John Nkengasong, of the Africa C.D.C., Will Lead PEPFAR

“He’s a very strong public health leader with many years of experience, and would bring great connectivity to African leaders and community partners,” said Dr. Chris Beyrer, a professor of public health and human rights at the Johns Hopkins Bloomberg School of Public Health. (Dr. Beyrer was on a short list of candidates for the position.)

PEPFAR, the largest public health program in the United States, was started in 2003 by President George W. Bush. Since its launch, the U.S. government has invested more than $85 billion in more than 50 countries, saving an estimated 20 million lives.

Funds distributed by the scheme are used to support prevention programs, testing and antiretroviral therapy for H.I.V. Some directors have been heavy-handed in setting priorities for African nations, so a leader like Dr. Nkengasong who knows and is trusted by Africans is a welcome change, experts said.

“To have somebody who’s a known figure both in the U.S. and around the world, and in Africa, is a sign that they’re taking this seriously — that they understand that raising up African leadership is really important,” said Gregg Gonsalves, a longtime H.I.V. activist and an epidemiologist at the Yale School of Public Health.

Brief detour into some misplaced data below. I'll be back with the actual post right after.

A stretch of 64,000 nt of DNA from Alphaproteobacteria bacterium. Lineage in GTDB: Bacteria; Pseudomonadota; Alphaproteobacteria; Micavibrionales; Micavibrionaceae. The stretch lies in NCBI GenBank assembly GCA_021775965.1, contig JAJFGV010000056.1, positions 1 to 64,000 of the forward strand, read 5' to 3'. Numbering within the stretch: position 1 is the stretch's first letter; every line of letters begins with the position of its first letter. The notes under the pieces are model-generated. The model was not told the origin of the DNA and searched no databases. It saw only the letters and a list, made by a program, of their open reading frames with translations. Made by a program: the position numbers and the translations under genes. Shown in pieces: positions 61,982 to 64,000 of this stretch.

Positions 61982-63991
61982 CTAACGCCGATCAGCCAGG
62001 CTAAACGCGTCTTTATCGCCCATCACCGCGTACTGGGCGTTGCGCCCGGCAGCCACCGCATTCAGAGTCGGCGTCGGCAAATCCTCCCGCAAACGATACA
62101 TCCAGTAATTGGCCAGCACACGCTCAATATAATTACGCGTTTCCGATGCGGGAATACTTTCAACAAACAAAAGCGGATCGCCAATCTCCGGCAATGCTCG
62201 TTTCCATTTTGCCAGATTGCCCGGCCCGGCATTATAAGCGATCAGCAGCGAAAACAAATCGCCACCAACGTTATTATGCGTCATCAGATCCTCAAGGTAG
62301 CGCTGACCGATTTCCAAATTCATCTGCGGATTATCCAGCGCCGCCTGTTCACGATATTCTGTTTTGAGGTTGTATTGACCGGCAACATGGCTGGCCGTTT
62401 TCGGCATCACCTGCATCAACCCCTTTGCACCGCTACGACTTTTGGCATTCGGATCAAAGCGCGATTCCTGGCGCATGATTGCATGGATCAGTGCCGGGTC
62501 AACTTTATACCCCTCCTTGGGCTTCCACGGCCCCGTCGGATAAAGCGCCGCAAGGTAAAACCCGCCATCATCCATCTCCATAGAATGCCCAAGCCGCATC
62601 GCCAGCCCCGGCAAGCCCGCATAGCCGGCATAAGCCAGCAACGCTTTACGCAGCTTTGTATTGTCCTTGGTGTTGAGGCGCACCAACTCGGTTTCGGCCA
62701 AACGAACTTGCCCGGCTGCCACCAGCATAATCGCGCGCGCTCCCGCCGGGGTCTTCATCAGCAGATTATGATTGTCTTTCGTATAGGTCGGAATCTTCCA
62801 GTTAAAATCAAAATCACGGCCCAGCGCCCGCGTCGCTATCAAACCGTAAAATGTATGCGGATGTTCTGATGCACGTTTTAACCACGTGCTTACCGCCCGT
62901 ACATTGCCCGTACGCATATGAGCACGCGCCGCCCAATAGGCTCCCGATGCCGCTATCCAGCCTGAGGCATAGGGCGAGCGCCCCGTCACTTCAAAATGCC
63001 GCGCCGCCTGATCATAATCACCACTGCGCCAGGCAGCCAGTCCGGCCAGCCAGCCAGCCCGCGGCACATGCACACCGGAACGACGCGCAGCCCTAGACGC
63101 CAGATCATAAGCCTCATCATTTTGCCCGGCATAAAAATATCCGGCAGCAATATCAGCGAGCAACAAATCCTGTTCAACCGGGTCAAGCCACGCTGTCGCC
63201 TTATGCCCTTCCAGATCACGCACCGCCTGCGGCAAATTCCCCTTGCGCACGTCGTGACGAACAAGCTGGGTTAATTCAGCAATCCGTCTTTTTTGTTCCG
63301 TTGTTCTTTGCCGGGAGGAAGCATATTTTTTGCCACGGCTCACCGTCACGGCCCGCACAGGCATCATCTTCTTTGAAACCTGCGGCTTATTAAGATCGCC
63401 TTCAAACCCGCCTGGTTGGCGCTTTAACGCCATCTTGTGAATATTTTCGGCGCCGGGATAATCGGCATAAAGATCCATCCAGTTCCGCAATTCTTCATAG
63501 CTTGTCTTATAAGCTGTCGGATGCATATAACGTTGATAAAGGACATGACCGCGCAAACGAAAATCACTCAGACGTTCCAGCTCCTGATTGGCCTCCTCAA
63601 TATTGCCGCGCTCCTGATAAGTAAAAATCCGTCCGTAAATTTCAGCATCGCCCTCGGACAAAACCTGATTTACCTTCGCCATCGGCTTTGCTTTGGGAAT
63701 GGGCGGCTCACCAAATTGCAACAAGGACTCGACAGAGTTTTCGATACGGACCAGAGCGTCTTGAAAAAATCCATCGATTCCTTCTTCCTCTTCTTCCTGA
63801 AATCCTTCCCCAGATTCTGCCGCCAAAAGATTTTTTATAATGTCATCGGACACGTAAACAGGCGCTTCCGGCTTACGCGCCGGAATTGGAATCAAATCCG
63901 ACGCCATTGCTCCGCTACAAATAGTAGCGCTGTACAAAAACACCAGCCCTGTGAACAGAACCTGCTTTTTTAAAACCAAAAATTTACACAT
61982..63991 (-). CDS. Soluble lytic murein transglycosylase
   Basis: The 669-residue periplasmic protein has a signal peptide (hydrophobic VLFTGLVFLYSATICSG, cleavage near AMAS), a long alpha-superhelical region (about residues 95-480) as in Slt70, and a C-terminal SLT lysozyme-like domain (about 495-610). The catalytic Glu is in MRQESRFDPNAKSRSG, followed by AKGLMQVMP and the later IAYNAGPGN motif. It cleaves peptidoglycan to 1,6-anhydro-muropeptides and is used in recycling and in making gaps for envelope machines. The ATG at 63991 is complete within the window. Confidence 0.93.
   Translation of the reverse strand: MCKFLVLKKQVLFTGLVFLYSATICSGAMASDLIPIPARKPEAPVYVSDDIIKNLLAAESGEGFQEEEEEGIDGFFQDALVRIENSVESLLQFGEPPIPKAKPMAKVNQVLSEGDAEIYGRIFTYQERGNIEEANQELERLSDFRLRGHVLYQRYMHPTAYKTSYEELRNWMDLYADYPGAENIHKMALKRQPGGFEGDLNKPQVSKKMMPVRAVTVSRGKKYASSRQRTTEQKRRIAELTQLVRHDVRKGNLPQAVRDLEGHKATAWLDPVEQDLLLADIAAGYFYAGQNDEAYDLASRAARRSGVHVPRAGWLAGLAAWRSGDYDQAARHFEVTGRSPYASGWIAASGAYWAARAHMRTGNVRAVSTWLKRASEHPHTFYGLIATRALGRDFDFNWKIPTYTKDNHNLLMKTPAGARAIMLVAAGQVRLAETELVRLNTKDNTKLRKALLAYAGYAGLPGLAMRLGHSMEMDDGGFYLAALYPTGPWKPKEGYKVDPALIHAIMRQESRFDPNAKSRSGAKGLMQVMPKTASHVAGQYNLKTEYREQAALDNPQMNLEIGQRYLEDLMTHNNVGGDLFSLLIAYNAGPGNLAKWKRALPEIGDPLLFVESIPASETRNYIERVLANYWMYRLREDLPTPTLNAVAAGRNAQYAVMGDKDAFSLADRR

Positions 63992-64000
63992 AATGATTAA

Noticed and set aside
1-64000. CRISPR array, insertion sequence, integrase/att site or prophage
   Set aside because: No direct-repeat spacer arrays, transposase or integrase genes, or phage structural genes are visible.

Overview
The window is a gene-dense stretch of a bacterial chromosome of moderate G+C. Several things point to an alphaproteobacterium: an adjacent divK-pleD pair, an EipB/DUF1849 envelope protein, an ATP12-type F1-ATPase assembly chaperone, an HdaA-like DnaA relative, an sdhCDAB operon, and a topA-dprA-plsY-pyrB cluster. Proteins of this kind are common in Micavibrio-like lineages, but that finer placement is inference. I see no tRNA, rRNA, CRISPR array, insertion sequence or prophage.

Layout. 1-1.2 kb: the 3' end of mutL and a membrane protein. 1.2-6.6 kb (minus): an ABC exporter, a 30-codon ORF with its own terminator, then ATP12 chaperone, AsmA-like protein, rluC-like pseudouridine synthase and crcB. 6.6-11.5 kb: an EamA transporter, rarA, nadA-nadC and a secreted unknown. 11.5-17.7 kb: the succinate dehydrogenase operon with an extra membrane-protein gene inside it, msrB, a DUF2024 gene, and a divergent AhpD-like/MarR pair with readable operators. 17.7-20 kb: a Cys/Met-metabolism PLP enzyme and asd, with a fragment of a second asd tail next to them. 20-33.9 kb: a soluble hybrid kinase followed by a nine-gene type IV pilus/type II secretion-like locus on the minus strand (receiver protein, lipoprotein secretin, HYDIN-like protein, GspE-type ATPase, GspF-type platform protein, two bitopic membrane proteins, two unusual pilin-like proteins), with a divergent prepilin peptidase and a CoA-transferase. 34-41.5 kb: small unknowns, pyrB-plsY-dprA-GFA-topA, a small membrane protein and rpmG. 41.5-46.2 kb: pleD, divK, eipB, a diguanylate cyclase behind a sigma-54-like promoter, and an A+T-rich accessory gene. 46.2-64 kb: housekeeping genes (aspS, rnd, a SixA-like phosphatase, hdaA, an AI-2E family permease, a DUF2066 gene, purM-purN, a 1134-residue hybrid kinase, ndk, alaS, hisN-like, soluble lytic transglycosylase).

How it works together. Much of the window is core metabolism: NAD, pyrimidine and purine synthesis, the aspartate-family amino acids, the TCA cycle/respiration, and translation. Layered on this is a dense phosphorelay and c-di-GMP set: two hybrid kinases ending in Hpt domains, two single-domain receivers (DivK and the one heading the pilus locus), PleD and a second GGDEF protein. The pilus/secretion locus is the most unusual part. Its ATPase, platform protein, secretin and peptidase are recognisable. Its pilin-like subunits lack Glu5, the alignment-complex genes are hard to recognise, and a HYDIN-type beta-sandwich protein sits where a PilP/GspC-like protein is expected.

Cameroon, Dr. Nkengasong’s country of birth, has a high prevalence of H.I.V. and tuberculosis. And he has been vocal in his support of training local scientists and doctors to lead public health and research in the continent. In 2011, he helped establish the African Society for Laboratory Medicine.

Dr. Nkengasong was knighted in November 2018 by the government of Cameroon for his contributions to public health. He serves as an adviser to the Coalition for Epidemic Preparedness Innovations and the International AIDS Vaccine Initiative, among others. For his leadership in the Covid-19 pandemic, he was included in Time magazine’s 2021 list of the 100 most influential people.

The only downside to Dr. Nkengasong leading PEPFAR is that he is also needed to combat other infectious disease efforts in Africa, Mr. Gonsalves said: “It’s a loss for Africa C.D.C.”

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